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Relapse Prevention in Wisconsin

 

Overcoming a drug addiction is a long and complex process, from the early stages of intervention and detox through to the later stages of aftercare support and relapse prevention in Wisconsin. The entire treatment process relies on careful application, with access to individual treatments dependent on the substance and extent of addiction. Helping people to stop drug use is not enough, measures also need to be in place to help reduce relapse rates and promote long-term recovery. Relapse prevention techniques and systems are applied during rehab and aftercare, with motivational, cognitive, and behavioral methods used to help people recognize triggers and cope with difficult life events. If you or anyone you know in Wisconsin needs help overcoming a drug or alcohol problem, it is important to contact an addiction specialist as soon as you can.

 

What is relapse?

Relapse is also known as recidivism, with this term used to describe the return of a past medical condition. In the context of drug treatment, relapse describes the return of drug or alcohol abuse after a prolonged period of abstinence. Relapse is very common for drug addicts, with roughly 50 percent of all treatment admissions returning to drugs or alcohol according to the National Institute on Drug Abuse (NIDA). This rate is similar to that for other chronic diseases such as diabetes and asthma, a fact that lends weight to the modern notion of addiction as a disease. While the exact reasons for relapse are unclear and difficult to quantify, a number of environmental and emotional factors are known to influence drug and alcohol re-exposure. Relapse is affected by low outcome expectancy, psychological drug cravings, environmental cues, depression, anxiety, poor coping skills, lack of motivation, and lack of appropriate treatment.

 

What is addiction?

In order to comprehend why relapse rates are so high, it’s important to understand more about the nature of addiction. Addiction is a learned behavior maintained by neuronal adaptations, with addictive substances both positively reinforcing and intrinsically rewarding upon consumption. Regular exposure to addictive chemicals creates brain changes that become normalized over time, with emotions linked with particular chemicals through physical and psychological associations. Breaking the bonds of addiction is much harder than many people think, with recovering addicts needing to replace existing associations through medical and psychotherapeutic treatment. While all addictions have a psychological component, drugs differ widely with regard to their addictive potential. Some psychoactive substances produce physical-somatic withdrawal symptoms upon cessation of use, including alcohol, heroin, and prescription opiates. Other drugs produce emotional and motivational symptoms, including methamphetamine, cocaine, and marijuana among others.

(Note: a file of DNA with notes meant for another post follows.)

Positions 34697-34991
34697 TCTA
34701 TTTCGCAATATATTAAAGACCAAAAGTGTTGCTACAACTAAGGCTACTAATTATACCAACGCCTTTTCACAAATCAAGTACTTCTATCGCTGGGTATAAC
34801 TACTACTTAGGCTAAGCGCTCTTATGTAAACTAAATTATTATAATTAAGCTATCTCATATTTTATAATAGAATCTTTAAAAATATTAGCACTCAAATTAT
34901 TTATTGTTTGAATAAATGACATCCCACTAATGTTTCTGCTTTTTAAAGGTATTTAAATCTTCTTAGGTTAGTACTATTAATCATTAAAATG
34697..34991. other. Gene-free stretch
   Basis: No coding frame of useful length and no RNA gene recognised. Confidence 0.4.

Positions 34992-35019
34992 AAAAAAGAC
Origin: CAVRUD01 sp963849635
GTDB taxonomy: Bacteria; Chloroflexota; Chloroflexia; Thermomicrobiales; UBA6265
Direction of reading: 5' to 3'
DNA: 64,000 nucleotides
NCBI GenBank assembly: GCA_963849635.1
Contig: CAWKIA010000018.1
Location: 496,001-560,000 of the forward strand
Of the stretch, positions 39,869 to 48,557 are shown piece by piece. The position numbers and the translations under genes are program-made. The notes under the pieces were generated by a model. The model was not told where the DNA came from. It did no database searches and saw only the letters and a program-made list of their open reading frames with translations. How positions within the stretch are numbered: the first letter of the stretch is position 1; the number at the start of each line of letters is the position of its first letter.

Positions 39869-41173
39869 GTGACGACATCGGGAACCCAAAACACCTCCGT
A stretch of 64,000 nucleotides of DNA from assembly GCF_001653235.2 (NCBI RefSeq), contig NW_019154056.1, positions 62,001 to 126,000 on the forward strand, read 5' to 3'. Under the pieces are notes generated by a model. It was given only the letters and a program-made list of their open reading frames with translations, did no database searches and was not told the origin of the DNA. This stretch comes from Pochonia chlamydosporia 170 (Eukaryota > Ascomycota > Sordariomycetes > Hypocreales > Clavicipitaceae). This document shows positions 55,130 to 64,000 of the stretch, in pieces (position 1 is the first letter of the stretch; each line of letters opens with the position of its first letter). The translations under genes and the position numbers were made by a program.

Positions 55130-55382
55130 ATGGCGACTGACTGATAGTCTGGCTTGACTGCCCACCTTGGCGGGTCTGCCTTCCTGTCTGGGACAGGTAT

Stages of relapse

Relapse is both a failed outcome of the recovery process and a transgression that takes place in a number of stages. Emotional relapse is the first stage, recognized by unhelpful emotions such as anger, sadness, and fear. This phase of relapse may go completely unnoticed by the recovering addict, with therapists able to help clients recognize triggers before they develop into behavior patterns. Mental relapse is the next phase, marked by confusing and often contradictory thought patterns. Unless this stage of relapse is treated quickly, a physical relapse event is highly likely. Physical relapse takes place when people return to drug or alcohol use, with additional interventions required at this stage to get people back into treatment. Therapists can assist people during each of these stages by helping them to recognize potential triggers, avoid dangerous situations, and cope with the challenges of reintegration.

If you or anyone you know is living with a drug or alcohol addiction, it is important to reach out to an addiction specialist as soon as possible. They can provide you with the guidance necessary to not only achieve sobriety, but maintain it for a lifetime.